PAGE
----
According to data provided by on-chain analytics provider Glassnode, although Bitcoin has been trading sideways so far this year, more BTC has become illiquid.
In particular, there appears to have been an acceleration in the growth of illiquid supply, which now comprises more than three-quarters, or 76%, of the total outstanding supply of the market's largest crypto.
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Glassnode defines illiquidity as the point at which BTC moves into a wallet with no history of spending. The liquid supply of BTC, which makes up 24% of the total, is in wallets that spend or trade on a regular basis, such as exchanges and hot wallets. According to the analysts of the company:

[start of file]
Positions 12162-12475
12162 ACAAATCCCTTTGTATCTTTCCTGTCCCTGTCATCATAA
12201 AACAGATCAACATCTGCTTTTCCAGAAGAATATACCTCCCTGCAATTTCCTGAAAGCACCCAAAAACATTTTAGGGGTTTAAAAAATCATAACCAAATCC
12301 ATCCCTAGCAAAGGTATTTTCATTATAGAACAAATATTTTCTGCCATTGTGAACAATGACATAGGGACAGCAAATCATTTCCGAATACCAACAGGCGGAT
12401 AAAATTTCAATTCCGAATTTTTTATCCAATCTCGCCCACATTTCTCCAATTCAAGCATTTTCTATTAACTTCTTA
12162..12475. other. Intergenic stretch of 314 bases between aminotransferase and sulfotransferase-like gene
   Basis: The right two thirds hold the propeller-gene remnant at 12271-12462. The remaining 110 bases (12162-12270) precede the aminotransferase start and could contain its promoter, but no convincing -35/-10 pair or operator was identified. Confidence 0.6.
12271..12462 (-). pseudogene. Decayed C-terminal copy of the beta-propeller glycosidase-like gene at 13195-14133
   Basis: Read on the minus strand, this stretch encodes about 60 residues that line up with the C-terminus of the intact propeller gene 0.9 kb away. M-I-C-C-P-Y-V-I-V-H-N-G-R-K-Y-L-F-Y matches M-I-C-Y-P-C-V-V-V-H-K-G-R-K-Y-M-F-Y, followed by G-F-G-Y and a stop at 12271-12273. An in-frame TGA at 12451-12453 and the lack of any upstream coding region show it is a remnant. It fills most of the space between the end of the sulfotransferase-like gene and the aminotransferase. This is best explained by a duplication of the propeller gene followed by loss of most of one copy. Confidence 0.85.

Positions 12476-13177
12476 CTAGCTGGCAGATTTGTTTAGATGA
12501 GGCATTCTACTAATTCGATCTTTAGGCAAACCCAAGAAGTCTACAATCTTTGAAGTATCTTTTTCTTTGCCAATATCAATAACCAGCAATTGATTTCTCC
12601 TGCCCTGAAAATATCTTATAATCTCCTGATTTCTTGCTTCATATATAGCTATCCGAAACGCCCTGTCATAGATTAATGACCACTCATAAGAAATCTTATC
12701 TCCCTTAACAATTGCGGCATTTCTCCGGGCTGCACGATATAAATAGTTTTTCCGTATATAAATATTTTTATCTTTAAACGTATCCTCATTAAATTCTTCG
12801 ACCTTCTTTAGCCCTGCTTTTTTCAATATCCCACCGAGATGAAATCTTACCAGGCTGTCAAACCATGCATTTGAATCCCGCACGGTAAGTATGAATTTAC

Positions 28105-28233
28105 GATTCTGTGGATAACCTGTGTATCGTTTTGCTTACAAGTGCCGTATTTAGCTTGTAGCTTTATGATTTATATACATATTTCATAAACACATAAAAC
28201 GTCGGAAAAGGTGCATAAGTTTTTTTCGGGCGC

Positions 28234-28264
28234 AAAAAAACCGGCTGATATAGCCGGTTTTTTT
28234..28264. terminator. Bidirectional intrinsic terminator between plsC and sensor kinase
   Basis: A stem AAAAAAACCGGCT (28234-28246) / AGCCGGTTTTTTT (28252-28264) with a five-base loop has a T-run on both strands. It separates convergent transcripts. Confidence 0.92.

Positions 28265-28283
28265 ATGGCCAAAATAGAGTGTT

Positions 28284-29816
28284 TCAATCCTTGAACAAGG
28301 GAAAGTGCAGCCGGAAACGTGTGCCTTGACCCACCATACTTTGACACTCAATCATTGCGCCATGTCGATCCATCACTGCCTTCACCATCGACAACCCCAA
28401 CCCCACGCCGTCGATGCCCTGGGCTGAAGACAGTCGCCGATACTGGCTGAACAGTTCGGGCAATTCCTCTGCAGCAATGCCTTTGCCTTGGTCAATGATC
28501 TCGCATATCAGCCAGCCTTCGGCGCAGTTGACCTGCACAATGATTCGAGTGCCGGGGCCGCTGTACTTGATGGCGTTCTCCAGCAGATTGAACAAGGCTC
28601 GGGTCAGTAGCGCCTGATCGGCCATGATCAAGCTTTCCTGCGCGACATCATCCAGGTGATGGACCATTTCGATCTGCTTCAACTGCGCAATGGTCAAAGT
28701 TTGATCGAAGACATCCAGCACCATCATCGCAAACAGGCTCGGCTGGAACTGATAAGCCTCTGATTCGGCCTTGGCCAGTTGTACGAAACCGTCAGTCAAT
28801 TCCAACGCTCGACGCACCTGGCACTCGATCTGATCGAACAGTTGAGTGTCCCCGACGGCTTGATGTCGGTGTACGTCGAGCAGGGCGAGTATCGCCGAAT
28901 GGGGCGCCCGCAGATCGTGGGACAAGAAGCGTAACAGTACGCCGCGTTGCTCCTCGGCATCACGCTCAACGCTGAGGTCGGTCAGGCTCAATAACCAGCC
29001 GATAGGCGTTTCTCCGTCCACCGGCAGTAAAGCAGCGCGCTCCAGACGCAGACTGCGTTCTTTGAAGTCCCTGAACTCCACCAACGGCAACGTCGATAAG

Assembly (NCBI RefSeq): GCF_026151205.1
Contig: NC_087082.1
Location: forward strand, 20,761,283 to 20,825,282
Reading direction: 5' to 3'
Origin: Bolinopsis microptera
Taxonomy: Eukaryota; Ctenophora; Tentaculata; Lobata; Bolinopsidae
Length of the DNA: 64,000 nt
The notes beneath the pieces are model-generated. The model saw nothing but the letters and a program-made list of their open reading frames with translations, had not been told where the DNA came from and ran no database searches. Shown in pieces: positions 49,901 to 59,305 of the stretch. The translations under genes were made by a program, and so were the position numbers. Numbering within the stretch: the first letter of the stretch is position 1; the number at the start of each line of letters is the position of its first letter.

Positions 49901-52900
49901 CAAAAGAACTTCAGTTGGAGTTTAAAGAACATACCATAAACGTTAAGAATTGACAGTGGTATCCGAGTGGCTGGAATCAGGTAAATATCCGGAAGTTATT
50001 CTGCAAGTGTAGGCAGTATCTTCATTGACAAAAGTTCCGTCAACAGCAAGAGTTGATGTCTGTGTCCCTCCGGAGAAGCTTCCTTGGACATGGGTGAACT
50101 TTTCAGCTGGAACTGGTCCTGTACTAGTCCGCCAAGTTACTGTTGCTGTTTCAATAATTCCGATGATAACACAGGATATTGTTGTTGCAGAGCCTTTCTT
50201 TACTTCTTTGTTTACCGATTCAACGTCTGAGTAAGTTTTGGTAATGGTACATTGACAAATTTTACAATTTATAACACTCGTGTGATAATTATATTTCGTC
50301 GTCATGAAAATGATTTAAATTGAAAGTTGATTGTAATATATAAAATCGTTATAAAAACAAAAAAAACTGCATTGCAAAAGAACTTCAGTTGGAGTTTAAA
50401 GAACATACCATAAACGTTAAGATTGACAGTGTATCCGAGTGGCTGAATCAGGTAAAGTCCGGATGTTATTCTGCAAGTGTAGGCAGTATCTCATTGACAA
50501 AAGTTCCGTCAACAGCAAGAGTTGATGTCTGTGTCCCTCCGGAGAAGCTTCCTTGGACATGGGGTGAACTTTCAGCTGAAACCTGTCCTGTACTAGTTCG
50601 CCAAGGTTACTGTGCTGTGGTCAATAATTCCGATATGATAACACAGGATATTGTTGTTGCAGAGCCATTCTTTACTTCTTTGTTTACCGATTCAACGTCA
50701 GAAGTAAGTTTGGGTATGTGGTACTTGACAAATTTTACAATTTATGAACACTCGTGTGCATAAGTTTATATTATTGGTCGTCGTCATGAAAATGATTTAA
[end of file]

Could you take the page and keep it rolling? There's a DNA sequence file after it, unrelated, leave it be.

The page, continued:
"We can see that over the final months of 2021, even as prices corrected, there has been an acceleration of coins from liquid, into Illiquid wallets."
The data suggests that crypto investors are moving their coins into their storage wallets, highlighting their intention to own the cryptocurrency for the long term rather than sell it. The decline in highly liquid supply also hints that a major sell-off or capitulation event may not occur in the near future.